The bellicose nature of combat as a sport is evident even for those who have never so much have seen a punch thrown. A part of me, the piece furthest removed from my inner ape, agrees with those who would call these sports a bit barbaric.
Still, what makes boxing stand out so much for me is the depth of peace required for the pursuit.
Consider the stillness of mind required to give a speed bag that rhythmic drumming during training, the solitude of a multiple-kilometer run at some peculiar morning hour. The inescapable fact that every competitor to step into the squared circle, despite carrying on his shoulders the imaginations of a multitude, ultimately does so with only his innermost self to satisfy.
It is these lesser-appreciated elements of boxing that gave it the over 200-year-old nickname of “the sweet science,” reflecting 19th-century sportswriter Pierce Egan’s belief that the body of great fighter unites an active thinker and a tactical mind behind a capable set of hands.
These principles also continue to fuel my lifelong enthusiasm for combat sports, and so when I got wind of a 15-match card to take place in this popular gym stationed on Francisco Medina Ascencio Ave., this week’s article began to write itself.
The Vibes: Mexico has a well-documented relationship with the world of boxing—only strengthened by the recent triumph of first-ever Mexican heavyweight champion Andy Ruiz., Jr in one of the last half-century’s more memorable upsets—and so even bouts featuring amateur boxers are among the hottest tickets in any town on a given night.
The atmosphere was abuzz as I entered the venue with a posse of fellow fight fans. Tense hushes were punctuated by leathery smacks as mitts met meat in rapid successions. As we made our way in, a round’s end was met with rousing multilingual exhortations, the assembled crowd paying tribute to the fighting spirit displayed by both combatants as the corner team of each worked frantically to minimize the damage done by the sanctioned sport.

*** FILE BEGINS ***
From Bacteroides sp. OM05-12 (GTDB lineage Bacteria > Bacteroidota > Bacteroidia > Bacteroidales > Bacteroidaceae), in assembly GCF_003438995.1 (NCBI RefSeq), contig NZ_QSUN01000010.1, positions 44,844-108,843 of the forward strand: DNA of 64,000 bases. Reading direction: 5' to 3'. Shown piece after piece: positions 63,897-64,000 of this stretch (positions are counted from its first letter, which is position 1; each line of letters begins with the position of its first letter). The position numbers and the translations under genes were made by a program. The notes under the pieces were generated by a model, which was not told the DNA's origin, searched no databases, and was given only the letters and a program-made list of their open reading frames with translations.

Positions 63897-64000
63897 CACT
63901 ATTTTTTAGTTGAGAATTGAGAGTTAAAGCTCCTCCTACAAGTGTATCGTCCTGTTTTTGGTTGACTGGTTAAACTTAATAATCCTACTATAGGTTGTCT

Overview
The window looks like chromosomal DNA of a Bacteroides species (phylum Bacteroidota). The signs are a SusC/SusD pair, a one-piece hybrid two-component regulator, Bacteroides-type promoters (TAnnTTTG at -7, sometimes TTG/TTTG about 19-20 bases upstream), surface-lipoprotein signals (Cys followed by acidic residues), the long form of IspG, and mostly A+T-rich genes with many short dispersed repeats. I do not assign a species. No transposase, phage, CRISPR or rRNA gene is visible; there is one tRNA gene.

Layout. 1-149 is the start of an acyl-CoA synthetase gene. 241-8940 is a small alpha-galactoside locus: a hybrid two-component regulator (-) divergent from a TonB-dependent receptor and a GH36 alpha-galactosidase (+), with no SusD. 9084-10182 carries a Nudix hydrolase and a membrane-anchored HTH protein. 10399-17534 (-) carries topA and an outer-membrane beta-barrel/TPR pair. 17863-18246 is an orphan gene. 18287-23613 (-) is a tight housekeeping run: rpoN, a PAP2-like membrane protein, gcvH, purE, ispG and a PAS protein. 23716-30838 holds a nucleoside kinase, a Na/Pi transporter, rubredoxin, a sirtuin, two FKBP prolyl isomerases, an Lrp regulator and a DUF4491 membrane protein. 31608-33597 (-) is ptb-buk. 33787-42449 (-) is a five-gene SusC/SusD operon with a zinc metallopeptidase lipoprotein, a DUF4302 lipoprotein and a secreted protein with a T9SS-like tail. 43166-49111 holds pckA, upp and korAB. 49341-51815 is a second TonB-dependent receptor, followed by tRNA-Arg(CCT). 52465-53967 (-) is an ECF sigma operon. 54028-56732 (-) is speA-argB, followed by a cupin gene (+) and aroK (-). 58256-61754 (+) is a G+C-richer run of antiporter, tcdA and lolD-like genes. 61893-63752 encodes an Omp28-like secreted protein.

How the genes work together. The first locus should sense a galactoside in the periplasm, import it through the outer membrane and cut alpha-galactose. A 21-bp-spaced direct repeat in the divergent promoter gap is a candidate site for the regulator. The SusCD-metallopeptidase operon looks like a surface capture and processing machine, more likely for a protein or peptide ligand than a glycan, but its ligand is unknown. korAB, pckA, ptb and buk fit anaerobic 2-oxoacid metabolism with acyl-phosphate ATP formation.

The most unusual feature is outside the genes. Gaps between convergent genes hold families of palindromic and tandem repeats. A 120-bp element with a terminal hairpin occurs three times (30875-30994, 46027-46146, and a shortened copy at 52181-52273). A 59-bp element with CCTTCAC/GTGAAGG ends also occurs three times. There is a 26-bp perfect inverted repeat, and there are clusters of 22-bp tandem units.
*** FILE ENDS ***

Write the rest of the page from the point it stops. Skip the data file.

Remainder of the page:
The event was in full swing by the time we arrived on the scene, and so finding floor seating full, we parked ourselves around at a table on the balcony and covered its entire surface with cold $25 peso cans. Evaluating the duo in the ring and knowing nothing about either, I decided I liked one boxer’s metallic gold hightops and attached my emotional investment to him. The bell rang for another round, and we settled in for the show.
The Vices: Have you ever been in a fight? If so, you know that any individual who chooses, out of the countless walks of life available to a human being of today, to simulate such a thing as a hobby against others who do the same, deserves recognition for their sheer strength of will.
Still, as a fan of Gold Shoes for several minutes, I couldn’t help but root for him to beat Red Shorts, his opponent for the evening. Happily, Gold Shoes put on a convincing display over the following rounds, outperforming Red Shorts in virtually every aspect of the match because bold aesthetic choices can look pretty silly if you’re not good at what you do.
As the victorious hand was raised and the next match took shape, I offered a bit of unscripted commentary. “When a guy doesn’t touch gloves with his opponent, I immediately want him to lose. Just knocked the [expletive deleted] out.” A tad crude for the Tribune? Perhaps…but it was a sentiment that met with unanimous approval at the table.
The evening’s last head-to-head matchup took center stage, and every eye in the building was trained in its direction. After the competitors showed the requisite respect by touching gloves, they clashed on the canvas as the finished product of countless hours of training. One unloaded a fierce flurry of alternating fists on his foe, only to have them masterfully absorbed and deflected. An exquisite display of potential made kinetic, a game of high-impact human chess.
When the contest was over, one man had outmatched the other on the night, but they both stood in the ring as champions. Having truly appreciated what we witnessed that evening, every member of the audience stood for a lively ovation to both men in the ring, but the most important vote of confidence for the entire concept came when the winner raised the hand of his opponent. And that, my friends, is what the sport of combat is all about.
The Verdict: There’s something unexpectedly refined about combat sports, an acknowledgment of both the aggression that lies close to the heart of man and the imperative to funnel it into controlled pursuits. In this way, Super Power Crossfit not only facilitates the ultimate potential of the human animal, but showcases it for your entertainment. Maybe I’ll catch you there.
Info: Calle Sierra Aconcagua 111, Olímpica, 48310 • www.facebook.com/SuperPowerCrossfit/